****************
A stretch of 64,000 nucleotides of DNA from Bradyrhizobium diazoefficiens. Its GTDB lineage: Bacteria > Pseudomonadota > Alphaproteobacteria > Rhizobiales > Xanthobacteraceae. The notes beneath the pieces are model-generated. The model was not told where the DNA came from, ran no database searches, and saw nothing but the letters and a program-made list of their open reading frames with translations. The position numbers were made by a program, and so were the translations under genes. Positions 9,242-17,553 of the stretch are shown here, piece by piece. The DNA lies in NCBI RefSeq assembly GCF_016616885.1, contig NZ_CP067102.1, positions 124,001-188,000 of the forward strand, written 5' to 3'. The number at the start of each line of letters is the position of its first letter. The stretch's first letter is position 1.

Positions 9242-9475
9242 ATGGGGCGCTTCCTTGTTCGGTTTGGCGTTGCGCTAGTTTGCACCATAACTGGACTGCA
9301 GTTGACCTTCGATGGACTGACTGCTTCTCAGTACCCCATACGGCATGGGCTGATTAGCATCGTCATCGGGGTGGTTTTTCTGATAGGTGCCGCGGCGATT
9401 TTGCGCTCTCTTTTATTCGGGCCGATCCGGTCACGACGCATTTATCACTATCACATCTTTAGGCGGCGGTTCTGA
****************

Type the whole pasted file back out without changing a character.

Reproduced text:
A stretch of 64,000 nucleotides of DNA from Bradyrhizobium diazoefficiens. Its GTDB lineage: Bacteria > Pseudomonadota > Alphaproteobacteria > Rhizobiales > Xanthobacteraceae. The notes beneath the pieces are model-generated. The model was not told where the DNA came from, ran no database searches, and saw nothing but the letters and a program-made list of their open reading frames with translations. The position numbers were made by a program, and so were the translations under genes. Positions 9,242-17,553 of the stretch are shown here, piece by piece. The DNA lies in NCBI RefSeq assembly GCF_016616885.1, contig NZ_CP067102.1, positions 124,001-188,000 of the forward strand, written 5' to 3'. The number at the start of each line of letters is the position of its first letter. The stretch's first letter is position 1.

Positions 9242-9475
9242 ATGGGGCGCTTCCTTGTTCGGTTTGGCGTTGCGCTAGTTTGCACCATAACTGGACTGCA
9301 GTTGACCTTCGATGGACTGACTGCTTCTCAGTACCCCATACGGCATGGGCTGATTAGCATCGTCATCGGGGTGGTTTTTCTGATAGGTGCCGCGGCGATT
9401 TTGCGCTCTCTTTTATTCGGGCCGATCCGGTCACGACGCATTTATCACTATCACATCTTTAGGCGGCGGTTCTGA